Scientists at an Arctic research station discover a spacecraft buried in the ice. Upon closer examination, they discover the frozen pilot. All hell breaks loose when they take him back to their station and he is accidentally thawed out!Written by
KC Hunt <email@example.com>
An argument could be made that the source material for this film, "Who Goes There?", by American writer John W. Campbell, Jr., (under pen name Don A. Stuart), and first published in August 1938, was influenced by H.P Lovecraft's "At the Mountains of Madness", published in early 1936. Both stories feature the discovery of ancient aliens during a scientific Antarctic expedition. Other similarities include thawed-out, shape-shifting creatures that drive the humans to madness, and sled dogs playing important plot points. But there are also many differences in style, pacing, and plotting, where Campbell seems to have taken the longer, more detailed and methodical Lovecraft story and reduced it to an action-thriller. There is also some controversy as to whether Campbell actually admitted to being influenced by Lovecraft. Whatever the case, it appears both could also have been influenced by "The Thing in Amundsen's Tent", by John Martin Leahy, first published in January of 1928, or even earlier works of Edgar Allen Poe and Edgar Rice Burroughs. See more »
At the alien craft crash site, standing around the airfoil/stabilizer, right after Barnes is told to "Bring some tools!", Dr. Carrington utters a line that was either cut or the audio recording skipped. See more »
Only technical and production credits precede the film, no acting credits. See more »
The original 16mm U.S. television syndication prints were a slightly abridged 85 minute version. About 1980, when Turner acquired the RKO library, the syndication prints were replaced with the 79 minute re-release version. This shorter re-release version was also used for the initial video and laserdisc releases as well as the pay-tv and "colorized" versions. See more »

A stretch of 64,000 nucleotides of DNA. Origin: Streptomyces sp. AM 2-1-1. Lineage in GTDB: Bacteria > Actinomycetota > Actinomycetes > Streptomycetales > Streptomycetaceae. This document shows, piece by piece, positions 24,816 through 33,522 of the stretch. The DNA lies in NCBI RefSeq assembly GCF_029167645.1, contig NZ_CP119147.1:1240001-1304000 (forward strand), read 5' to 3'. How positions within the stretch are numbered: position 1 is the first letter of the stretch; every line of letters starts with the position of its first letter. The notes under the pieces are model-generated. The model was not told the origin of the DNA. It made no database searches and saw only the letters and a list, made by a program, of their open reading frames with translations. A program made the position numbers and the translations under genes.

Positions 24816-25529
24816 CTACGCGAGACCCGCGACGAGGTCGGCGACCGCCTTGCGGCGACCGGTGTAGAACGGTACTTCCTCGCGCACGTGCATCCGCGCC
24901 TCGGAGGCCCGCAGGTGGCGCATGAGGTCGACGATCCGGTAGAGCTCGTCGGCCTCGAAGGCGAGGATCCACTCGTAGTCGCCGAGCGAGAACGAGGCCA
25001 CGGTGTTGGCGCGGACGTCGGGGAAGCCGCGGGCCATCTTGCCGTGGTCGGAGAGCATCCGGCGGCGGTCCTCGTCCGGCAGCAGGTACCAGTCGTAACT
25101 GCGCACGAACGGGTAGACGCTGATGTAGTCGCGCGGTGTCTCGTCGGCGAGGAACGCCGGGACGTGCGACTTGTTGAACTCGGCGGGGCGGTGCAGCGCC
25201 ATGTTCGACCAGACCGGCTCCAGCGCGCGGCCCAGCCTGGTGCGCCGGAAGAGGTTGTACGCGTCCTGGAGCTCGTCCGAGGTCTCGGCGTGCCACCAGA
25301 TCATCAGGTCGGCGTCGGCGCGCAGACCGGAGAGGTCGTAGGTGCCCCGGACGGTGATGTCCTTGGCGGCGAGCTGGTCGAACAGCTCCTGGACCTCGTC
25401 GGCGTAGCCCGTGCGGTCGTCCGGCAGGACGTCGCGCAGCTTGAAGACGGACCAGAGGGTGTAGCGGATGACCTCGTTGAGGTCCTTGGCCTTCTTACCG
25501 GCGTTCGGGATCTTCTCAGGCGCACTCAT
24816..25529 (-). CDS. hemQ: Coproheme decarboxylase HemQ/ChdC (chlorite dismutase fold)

The Dying Cowboy aka Bury Me Not on the Lone Prairie
Portion whistled by William Self See more »
a must-see for fans of sci-fi and horror
The Thing, released in 1951, is the original hostile alien movie, a must-see for fans of sci-fi and horror.
Major director Howard Hawks (Sergeant York, The Big Sleep, Red River, Rio Bravo) produced it but some sources (Leonard Maltin) credit him as co-director. Christian Nyby, a film editor for Hawks, is officially credited as the director. Whoever directed it, The Thing is an impeccably crafted movie. It's considered as a Grade B movie, probably because of its subject matter, but it's one of the best Grade B's along with Them and Invasion of the Body Snatchers.
A group of scientists at the North Pole discover something buried in the ice. Unknowingly they bring back part of it to the camp for study.
The acting is solid and the characters are given great dialog. Kenneth Tobey is the take charge Captain Patrick Hendry. Robert Cornthwaite is great as the slightly nutty Dr. Carrington. Douglas Spencer as Scotty is fun as the wisecracking reporter always looking for a photo. Margaret Sheridan is Nikki the shapely love interest. James Arness plays The Thing monster. With an ensemble cast of supporting actors. Be sure to rent the DVD version because it has a few scenes between Tobey and Sheridan that were always cut for TV and VHS probably because they were considered a little too racy for the time although now they are just cute.
The film has held up well for over fifty years. The film's contributors were seasoned professionals who had worked on major films. The screenplay by Charles Lederer (Mutiny on the Bounty, Ocean's Eleven, Gentlemen Prefer Blondes, His Girl Friday) is full of crisp dialog. The black and white cinematography by Russell Harlan (Red River, Witness for the Prosecution, To Kill A Mockingbird, Run Silent Run Deep) makes everything look right. The prolific film composer Dmitri Tiompkin provides a very eerie, theremin-based score.
After 50 years this movie rightly earns the label of classic.
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